[B is for bredrin en dadas in solidarity: our (vision) quest is to implement queer/trans youth arts collective/programs & circles for healing and self recovery in East & South Afrika in collaboration with anitafrika! dub theatre: an intersection of radical creativity, activity, and thought, human positive and moyo wa afrika: a coalition of Afrikans on the continent and in the diaspora who are committed to the reclamation of Indigenous Afrikan spiritualities, knowledge systems, economic praxis, and resources as the only viable means of addressing the colonially-induced dis-ease and dysfunction plaguing our peoples….

Lakini kwanza….]

A is for anitafrika! dub theatre: founded by artistic director d’bi.young in spring 2008 under the mentorship of visionary dub artist ahdri zhina mandiela, adt is a radical arts initiative rooted in the orplusi principles of storytelling, being developed by d’bi.young.

The 7 living/en/working principles are 

language, orality,

political context (or protext),

rhythm, urgency, sacredness, and integrity:

fundamental tools in the (re)emerging genre of bio-myth-solo-performance storytelling or ‘dubbin solo’,

according to artistic director d’bi.young.

[en between the lines: the Q_t werd is a documentary series/work in progress, charting the evolution of these principles  en reclaiming ancestral legacies……]

Through the intersection of these principles, the theatre seeks to explore and expand the relationship between the storyteller, their village(s), and transformation.


adt! is inspired by the seminal work of dubpoetry visionaries anita stewart and ahdri zhina mandiela. trained during the early to mid eighties at the jamaica school of drama (now the edna manley college of visual and performing arts), anita stewart wrote her thesis dubbin theatre: dub poetry as a theatre form on the progressive movement of dubpoetry into a theatrical realm which radically dramatized both the socio-economic tribulations of the jamaican people, as well as their potential for rebellion against their oppressors.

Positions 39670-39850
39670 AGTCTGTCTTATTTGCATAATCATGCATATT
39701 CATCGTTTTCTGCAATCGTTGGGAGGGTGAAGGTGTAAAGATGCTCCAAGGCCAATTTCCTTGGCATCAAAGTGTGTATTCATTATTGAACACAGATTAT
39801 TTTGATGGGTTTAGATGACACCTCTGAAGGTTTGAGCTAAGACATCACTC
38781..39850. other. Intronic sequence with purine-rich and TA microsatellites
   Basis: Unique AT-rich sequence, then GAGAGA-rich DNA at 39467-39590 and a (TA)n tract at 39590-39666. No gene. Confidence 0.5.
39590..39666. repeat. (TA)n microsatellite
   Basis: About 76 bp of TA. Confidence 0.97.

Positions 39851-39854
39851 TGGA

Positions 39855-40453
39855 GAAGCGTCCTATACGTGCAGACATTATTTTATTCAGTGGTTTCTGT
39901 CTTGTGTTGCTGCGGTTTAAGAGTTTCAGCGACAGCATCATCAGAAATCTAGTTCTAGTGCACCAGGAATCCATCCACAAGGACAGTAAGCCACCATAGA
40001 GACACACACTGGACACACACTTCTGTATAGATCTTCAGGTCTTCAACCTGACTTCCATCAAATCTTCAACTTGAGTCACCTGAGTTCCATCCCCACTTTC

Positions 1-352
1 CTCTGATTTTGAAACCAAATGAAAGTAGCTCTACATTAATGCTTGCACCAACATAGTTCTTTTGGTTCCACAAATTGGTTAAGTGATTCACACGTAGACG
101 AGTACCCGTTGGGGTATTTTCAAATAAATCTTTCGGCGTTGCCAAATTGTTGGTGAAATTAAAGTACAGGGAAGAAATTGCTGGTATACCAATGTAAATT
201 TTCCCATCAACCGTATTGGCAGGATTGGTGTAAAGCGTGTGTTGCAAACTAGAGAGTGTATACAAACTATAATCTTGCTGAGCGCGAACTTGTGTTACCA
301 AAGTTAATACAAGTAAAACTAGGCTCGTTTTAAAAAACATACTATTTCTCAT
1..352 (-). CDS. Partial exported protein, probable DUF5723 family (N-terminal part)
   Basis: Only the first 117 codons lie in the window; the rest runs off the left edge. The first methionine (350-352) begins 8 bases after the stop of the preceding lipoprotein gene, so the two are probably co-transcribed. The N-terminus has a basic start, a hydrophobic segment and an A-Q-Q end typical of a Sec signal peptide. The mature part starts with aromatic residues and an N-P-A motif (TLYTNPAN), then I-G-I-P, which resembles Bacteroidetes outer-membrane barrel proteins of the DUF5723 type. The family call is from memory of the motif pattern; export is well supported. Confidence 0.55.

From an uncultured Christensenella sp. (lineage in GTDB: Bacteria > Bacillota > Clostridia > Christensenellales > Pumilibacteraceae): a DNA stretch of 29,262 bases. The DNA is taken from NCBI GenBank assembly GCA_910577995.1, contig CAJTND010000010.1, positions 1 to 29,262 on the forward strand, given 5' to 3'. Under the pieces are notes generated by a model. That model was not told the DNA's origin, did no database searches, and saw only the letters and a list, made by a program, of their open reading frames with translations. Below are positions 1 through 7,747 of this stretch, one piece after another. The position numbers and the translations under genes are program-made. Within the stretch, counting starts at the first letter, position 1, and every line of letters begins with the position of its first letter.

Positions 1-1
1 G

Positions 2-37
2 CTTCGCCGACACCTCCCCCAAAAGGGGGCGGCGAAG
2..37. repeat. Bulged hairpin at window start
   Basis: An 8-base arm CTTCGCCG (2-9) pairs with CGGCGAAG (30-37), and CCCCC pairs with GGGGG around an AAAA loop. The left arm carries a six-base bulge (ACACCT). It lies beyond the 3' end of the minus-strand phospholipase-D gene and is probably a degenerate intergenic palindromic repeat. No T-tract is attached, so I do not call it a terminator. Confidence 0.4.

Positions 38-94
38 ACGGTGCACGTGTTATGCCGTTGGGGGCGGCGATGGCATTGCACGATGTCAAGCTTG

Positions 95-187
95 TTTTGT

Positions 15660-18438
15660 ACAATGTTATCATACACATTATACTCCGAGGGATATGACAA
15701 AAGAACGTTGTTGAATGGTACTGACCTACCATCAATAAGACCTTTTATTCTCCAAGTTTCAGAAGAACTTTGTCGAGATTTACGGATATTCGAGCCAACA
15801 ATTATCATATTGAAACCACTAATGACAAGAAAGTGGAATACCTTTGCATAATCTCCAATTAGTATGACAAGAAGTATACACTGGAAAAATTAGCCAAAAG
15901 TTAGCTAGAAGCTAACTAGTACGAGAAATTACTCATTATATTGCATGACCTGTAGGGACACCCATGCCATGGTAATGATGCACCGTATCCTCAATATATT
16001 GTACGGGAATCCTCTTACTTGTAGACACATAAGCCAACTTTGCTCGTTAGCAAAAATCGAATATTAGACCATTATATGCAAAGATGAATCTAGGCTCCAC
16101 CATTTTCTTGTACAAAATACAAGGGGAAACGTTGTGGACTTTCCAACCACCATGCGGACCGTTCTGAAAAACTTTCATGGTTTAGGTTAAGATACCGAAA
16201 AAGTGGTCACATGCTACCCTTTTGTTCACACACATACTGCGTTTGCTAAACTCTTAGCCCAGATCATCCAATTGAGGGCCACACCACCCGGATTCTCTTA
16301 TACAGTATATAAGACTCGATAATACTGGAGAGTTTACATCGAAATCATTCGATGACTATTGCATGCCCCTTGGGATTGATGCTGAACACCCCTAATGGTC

in her unpublished manuscript stewart identifies four major elements of the then emerging artform of dubpoetry — music, language, politics and performance — as bridges between the personal and the political and vice versa. stewart’s early documentation and analysis of dubpoetry as a working people’s socio-political movement, provide the primary lens through which adt! focuses.

in the late eighties early nineties, ahdri zhina mandiela coined and further developed the term dub theatre in reference to her own evolving work as a dub aatist. in the prelude to her dark diaspora… in dub: a dub theatre piece she defines dubtheatre as dramatized stage presentation comprised of varying performance component, including an indispensable/uniquely tailored dance language threading thru oral/choral work proliferating with endemic musical elements.

d’bi.young is a second generation dubpoet who learnt the artform from her her mother anita stewart and her mentor ahdri zhina mandiela. young is building on the foundational work of stewart and mandiela by developing dubpoetry/dubtheatre theory and practice through anitafrika! dub theatre: a launch pad of artistic training that locates itself within art for social change.